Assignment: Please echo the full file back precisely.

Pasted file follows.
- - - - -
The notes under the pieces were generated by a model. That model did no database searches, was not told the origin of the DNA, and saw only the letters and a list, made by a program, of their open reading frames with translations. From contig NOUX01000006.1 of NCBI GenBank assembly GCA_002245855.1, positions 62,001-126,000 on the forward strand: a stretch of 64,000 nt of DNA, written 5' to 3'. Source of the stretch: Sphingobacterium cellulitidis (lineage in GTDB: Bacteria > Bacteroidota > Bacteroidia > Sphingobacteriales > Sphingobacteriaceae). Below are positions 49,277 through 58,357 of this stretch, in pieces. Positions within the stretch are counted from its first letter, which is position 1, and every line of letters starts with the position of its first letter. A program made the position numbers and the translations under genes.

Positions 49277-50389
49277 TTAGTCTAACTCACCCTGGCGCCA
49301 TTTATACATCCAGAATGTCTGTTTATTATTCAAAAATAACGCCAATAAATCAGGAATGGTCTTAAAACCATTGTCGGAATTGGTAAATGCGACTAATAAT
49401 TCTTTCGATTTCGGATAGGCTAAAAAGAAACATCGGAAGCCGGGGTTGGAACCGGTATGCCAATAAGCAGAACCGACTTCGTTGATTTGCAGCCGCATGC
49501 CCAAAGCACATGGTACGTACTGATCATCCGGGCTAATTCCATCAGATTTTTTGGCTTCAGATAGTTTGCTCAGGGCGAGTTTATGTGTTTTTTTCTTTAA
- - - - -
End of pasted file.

The notes under the pieces were generated by a model. That model did no database searches, was not told the origin of the DNA, and saw only the letters and a list, made by a program, of their open reading frames with translations. From contig NOUX01000006.1 of NCBI GenBank assembly GCA_002245855.1, positions 62,001-126,000 on the forward strand: a stretch of 64,000 nt of DNA, written 5' to 3'. Source of the stretch: Sphingobacterium cellulitidis (lineage in GTDB: Bacteria > Bacteroidota > Bacteroidia > Sphingobacteriales > Sphingobacteriaceae). Below are positions 49,277 through 58,357 of this stretch, in pieces. Positions within the stretch are counted from its first letter, which is position 1, and every line of letters starts with the position of its first letter. A program made the position numbers and the translations under genes.

Positions 49277-50389
49277 TTAGTCTAACTCACCCTGGCGCCA
49301 TTTATACATCCAGAATGTCTGTTTATTATTCAAAAATAACGCCAATAAATCAGGAATGGTCTTAAAACCATTGTCGGAATTGGTAAATGCGACTAATAAT
49401 TCTTTCGATTTCGGATAGGCTAAAAAGAAACATCGGAAGCCGGGGTTGGAACCGGTATGCCAATAAGCAGAACCGACTTCGTTGATTTGCAGCCGCATGC
49501 CCAAAGCACATGGTACGTACTGATCATCCGGGCTAATTCCATCAGATTTTTTGGCTTCAGATAGTTTGCTCAGGGCGAGTTTATGTGTTTTTTTCTTTAA